Do you live on the Winnicut River, or one of its brooks or streams? Would you like to learn how to have a "better backyard," or be a steward for wildlife? Do you enjoy birding, kayaking, or trail walking? Have you got Invasive Plant Problems? Would you like to learn more about the Winnicut River and its wildlife diversity, from its treefrogs and trout lilies, to its black bears and white cedars? If you can answer 'yes' to any of the above, we need YOU. The WRWC is working hard to develop a Better Backyard campaign which promises to be a rewarding program for land/homeowners interested in protecting the integrity of the Winnicut River, its streams and brooks, and ultimately Great Bay, and the wildlife that lives and breeds here. E-mail us today to learn more at

Saturday, September 10, 2011

Biological monitoring begins!

With September here and only two water quality sampling days to go, the time is right for sampling aquatic insects in various streams and sections of the Winnicut River.  So far, we have identified four areas where there's potential for sampling.  This site, which is part of some conserved land in Stratham, certainly makes this kind of work all the more worth it!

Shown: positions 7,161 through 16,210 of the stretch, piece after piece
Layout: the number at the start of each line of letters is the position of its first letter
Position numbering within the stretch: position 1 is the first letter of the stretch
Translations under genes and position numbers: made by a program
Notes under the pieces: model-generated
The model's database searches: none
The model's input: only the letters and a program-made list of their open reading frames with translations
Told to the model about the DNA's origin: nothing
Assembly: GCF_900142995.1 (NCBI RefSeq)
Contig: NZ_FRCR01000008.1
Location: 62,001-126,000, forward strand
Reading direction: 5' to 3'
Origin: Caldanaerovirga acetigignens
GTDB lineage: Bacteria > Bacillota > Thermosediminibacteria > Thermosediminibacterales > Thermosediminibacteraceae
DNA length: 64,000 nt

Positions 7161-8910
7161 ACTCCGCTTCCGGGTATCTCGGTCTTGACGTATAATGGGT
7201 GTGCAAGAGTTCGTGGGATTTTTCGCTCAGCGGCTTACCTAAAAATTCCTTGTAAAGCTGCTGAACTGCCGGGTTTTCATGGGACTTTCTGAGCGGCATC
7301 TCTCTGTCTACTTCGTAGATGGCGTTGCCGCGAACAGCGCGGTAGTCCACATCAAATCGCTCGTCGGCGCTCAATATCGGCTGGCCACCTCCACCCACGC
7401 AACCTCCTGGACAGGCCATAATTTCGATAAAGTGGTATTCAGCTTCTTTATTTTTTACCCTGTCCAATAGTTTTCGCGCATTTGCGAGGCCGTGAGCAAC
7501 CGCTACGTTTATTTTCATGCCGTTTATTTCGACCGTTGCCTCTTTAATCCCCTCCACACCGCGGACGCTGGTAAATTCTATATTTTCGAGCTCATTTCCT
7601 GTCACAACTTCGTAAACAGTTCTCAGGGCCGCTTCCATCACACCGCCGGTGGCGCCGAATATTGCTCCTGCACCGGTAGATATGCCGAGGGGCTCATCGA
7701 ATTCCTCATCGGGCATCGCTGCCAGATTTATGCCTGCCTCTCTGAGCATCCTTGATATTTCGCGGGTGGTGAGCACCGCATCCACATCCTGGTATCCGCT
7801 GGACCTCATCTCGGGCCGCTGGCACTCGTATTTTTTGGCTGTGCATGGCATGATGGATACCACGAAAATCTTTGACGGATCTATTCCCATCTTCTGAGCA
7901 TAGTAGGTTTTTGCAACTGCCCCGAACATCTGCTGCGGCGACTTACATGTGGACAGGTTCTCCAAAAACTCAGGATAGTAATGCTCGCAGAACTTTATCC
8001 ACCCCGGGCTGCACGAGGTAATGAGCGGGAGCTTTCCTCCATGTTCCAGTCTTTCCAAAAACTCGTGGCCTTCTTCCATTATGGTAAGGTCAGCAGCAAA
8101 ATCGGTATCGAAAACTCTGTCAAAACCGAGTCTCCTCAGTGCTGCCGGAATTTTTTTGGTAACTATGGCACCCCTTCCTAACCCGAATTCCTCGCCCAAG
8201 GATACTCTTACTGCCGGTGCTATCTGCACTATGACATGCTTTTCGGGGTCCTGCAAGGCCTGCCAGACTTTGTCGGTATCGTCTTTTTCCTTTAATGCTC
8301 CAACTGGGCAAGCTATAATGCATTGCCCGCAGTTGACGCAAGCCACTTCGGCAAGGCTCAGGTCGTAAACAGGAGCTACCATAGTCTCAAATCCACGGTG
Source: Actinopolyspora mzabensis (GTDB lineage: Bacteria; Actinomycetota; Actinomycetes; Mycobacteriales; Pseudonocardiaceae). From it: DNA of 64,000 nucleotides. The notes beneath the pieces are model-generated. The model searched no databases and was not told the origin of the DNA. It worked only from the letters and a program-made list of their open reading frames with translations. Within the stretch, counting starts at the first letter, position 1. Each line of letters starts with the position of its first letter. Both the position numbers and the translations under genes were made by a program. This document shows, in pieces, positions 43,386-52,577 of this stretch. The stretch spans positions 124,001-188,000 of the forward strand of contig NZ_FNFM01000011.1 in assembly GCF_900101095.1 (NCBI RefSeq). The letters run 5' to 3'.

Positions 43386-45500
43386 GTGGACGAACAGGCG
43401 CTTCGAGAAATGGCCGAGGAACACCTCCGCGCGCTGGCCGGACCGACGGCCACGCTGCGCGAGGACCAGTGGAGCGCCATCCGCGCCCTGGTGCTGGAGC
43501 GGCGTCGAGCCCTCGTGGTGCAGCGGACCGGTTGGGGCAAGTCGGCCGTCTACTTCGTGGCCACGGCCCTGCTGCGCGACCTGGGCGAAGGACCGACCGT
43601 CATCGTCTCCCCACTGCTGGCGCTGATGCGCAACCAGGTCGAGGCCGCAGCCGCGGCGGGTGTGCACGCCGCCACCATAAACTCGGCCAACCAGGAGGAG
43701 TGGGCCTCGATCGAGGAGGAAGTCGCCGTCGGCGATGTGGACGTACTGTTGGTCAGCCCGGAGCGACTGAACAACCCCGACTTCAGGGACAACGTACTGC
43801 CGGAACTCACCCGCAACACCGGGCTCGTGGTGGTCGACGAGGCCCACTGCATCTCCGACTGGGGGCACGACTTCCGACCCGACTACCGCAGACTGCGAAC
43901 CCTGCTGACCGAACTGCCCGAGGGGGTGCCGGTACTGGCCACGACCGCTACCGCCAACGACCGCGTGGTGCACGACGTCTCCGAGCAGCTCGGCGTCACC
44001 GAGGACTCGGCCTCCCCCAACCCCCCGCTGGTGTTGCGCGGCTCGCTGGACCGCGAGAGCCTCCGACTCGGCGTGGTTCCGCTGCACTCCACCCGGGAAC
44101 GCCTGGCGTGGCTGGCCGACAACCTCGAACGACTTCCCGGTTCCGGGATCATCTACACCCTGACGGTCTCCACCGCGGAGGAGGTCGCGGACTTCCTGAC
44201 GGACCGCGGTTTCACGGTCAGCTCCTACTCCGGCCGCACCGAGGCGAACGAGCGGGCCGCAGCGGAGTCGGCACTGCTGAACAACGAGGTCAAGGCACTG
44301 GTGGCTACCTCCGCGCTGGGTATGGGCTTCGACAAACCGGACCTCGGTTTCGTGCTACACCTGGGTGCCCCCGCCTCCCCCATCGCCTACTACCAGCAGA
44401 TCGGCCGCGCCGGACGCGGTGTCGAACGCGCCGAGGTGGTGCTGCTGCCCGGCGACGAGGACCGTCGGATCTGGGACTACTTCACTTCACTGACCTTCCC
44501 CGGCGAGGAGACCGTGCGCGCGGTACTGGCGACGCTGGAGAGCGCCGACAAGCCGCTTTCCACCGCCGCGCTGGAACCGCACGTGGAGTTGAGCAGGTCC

Standing on a Volkswagon-size boulder, looking south (upstream).  This ~200' section will be perfect for "scrubbing for bugs" (lifting rocks and looking underneath!) as it has many of the conditions that are suitable for them: shallow, flowing current, and lots of rocks, gravel and sand for a riverbed.  "Riffles" are what we look for--water splashing over rocks.

Exeter volunteer David Loch, who has a background in biology and macroinvertebrate sampling (macroinvertebrates are large aquatic organisms), assesses the center of the river's current.

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